FAITH IN GOD
‘Only Believe’—“My duty towards God is to believe in Him,” my first duty, the duty of my life, without which other duties would not appear to count much.
‘Only believe,’ the writer was told as a girl, to her great anger and soreness of heart. If ‘only fly’ had been said, she could not have flown, but anyway she would have known what definite thing was expected of her; but ‘only believe’ carried no meaning. Of course she believed, as she believed that yesterday was Wednesday, the 5th of October, say; that there had been a Queen Elizabeth; that at least one Pharaoh had ruled in Egypt; these things, and thousands like them, she had never troubled herself to doubt, and believed as a matter of course; but—God?
Of course she believed in God in that way, but how could it matter? She was aware that such belief was no part of her life, and she knew of no other way of believing.
Some such perplexity, no doubt, tries many a soul to whom it is brought home as a duty that he must believe in God. My duty towards God, which I must fulfil for myself, which no one can do for me, and
which others can give me little conscious help in fulfilling. No one can give me faith, but others can help me on the way to it; for, we are told, “faith cometh by hearing, and hearing, by the Word of God”: that is, faith in God, just as faith in a friend, comes of knowledge. We trust our friend because we know him; because we know him, we believe in him. Faith, trust, confidence, belief—they are all one.
Faith in Persons.—To say that we believe in a person whom we hardly know even by hearsay—the Emperor of Korea, for example—would be to speak like a fool; but we do say we believe in this or that statesman, churchman, or what not. Indeed, the whole government and finance of the world are carried on upon a vast system of credit, that is, mutual belief. We say, ‘safe as the Bank of England’; but the Bank of England itself is conducted upon credit. We send members to Parliament to represent us because we believe in them. The members of a family believe in each other; and, should jealousy or mistrust arise between parents and children, husband and wife, it is an exception, a shameful exception to the general rule of confidence.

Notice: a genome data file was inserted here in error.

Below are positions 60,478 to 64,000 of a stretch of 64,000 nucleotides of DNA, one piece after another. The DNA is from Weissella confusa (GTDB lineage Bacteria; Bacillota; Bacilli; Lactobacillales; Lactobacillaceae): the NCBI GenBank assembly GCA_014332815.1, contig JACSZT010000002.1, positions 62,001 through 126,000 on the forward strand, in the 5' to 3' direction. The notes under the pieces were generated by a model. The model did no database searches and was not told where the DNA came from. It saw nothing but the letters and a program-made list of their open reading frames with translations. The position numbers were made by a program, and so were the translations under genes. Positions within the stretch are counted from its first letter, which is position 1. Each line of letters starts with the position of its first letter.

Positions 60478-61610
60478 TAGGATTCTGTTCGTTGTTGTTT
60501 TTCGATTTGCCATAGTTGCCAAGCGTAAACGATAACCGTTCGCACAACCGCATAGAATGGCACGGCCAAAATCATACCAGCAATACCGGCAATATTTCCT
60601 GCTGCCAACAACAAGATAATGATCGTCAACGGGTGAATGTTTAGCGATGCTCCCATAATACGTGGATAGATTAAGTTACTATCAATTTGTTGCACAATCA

So, too, of dishonesty and venality in common trade and public trusts. Such things occur, but they are shameful exceptions; the general rule is that we life by faith in one another, and this common trust comes of common knowledge. Experience of the world and of life teaches us faith; and it is only the sour and ill-conditioned person who judges by the exception, and says with the Psalmist in his black hour, “All men are liars.”
As there are two sorts of faith which we give to our fellows,—one, general faith we give to men
and institutions, which comes of general knowledge and experience; and the other, the intimate and particular faith we give to those whom we believe we know perfectly—the faith which is love; so there are two sorts of faith in God,—one, the general faith that all is ordered for the best, that God will provide, and that God will have mercy upon us.
If we wish to trace the work of this sort of faith, let us ask our hearts honestly if it means love. Does our soul spring at the thought of our God, crying, “I will arise and go to my Father,” just as we have a heart-movement of springing and going at the thought of the person we love and believe in? If we do not love we do not believe, because faith does not come to us by accident, or even by nature. The faith we give to our friends is recognition of whatever nobleness and beauty of soul there is in them; and this is the manner of faith we owe to God, the recognition—born of knowledge—of him who is Love and Light and Truth, Him to whom the heart cries, “Whom have I in heaven but Thee? and there is none upon earth that I desire in comparison of Thee.”